We've all spent hours checking over our resumes and cover letters, but sometimes a mistake slips through the cracks. An easy mistake can mean the difference between getting the interview and getting a rejection email.
In business writing, contractions (it’s) are considered less formal; however, in a resume space is limited, and it’s more important to stick to two pages or fewer. If you are going to use contractions to save space, please look out for these common grammar errors.
1. Your/ You're
It seems simple enough, but don't underestimate how easy it is to miss this one.
We all know "you're" is a contraction of "you are," and "your" is possessive. But something you should also look out for is overusing "you're" out of fear of getting it wrong.
For example: "I was excited about the prospect of joining you're company"
"Your no doubt going to get a lot of applications..."
2. Its / It's
This is a similar and just as common mistake that may sneak its way onto your resume.
Spell check will often autocorrect a missing apostrophe when it's needed, but you can't always rely on it to alert you when you've added one that’s superfluous.
For example: "It should be judged on it's own merits"
"Its a demanding role in a fast-paced industry"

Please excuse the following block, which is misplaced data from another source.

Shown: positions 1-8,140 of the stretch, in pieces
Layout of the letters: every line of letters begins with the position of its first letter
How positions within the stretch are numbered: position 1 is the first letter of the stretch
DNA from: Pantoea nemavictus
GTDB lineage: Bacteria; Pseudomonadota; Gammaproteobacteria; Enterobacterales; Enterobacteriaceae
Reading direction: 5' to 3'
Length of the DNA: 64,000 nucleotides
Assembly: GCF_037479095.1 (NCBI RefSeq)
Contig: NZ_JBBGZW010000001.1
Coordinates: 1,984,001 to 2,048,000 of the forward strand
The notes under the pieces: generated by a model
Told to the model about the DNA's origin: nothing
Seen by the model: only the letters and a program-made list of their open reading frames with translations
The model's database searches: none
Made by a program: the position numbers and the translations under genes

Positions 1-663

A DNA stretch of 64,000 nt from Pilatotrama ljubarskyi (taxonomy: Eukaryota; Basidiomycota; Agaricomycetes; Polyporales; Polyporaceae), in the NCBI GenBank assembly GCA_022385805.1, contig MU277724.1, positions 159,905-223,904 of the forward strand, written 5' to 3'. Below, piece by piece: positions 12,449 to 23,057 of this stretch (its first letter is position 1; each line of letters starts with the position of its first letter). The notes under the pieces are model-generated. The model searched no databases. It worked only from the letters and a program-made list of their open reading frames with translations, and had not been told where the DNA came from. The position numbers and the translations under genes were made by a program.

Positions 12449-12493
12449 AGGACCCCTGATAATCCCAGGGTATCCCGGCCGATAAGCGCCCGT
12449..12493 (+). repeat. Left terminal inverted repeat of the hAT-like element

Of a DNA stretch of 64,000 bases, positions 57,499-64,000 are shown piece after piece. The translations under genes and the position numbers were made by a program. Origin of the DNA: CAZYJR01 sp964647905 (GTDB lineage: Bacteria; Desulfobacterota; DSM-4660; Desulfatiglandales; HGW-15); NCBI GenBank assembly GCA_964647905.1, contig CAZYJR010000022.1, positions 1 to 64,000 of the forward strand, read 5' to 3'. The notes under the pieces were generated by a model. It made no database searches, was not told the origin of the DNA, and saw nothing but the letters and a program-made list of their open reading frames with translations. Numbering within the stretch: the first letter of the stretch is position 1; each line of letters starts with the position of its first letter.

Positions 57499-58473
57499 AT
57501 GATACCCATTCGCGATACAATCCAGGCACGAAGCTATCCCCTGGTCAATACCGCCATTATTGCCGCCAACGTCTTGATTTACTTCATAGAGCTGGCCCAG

3. Changing tenses
This kind of mistake can be slightly trickier to notice, and often requires a closer examination of your whole resume.
Try to keep your tenses consistent, but ensure the correct ones are used when appropriate.
Any section of text about a previous role should be written in the past tense, but your current role should be in the present tense.
4. The rogue apostrophe
We all remember the grammar lessons in school, where teachers told us all about the possessive case and pluralization.
And yet, countless errant apostrophes find their way into resumes, cover letters and emails every day.
Similar to the “its/it’s” problem, there’s a tendency to over-correct. The grocer's apostrophe is a famous example, where apostrophes are added to just about any word which ends with the letter S.
For example: "Other duties included importing files onto CD's" (no apostrophe needed)
"I left with my previous managers consent"
5. Random capitalization
Since job titles are often stylized this way (e.g. HR Manager, Marketing Executive), the assumption may be that just about every noun has to follow suit.
They don't. Unless it's a specific job title, a proper noun or a title like Mr. Ms. or Dr., it doesn't have to be capitalized.
For example: "I'm a great Basketball player, and regularly enjoy watching Football"
"I got my start in accounting at my Father's firm"
So before pressing enter to send through that resume, be sure you’ve checked it for these common errors. Don’t let all your effort applying go to waste!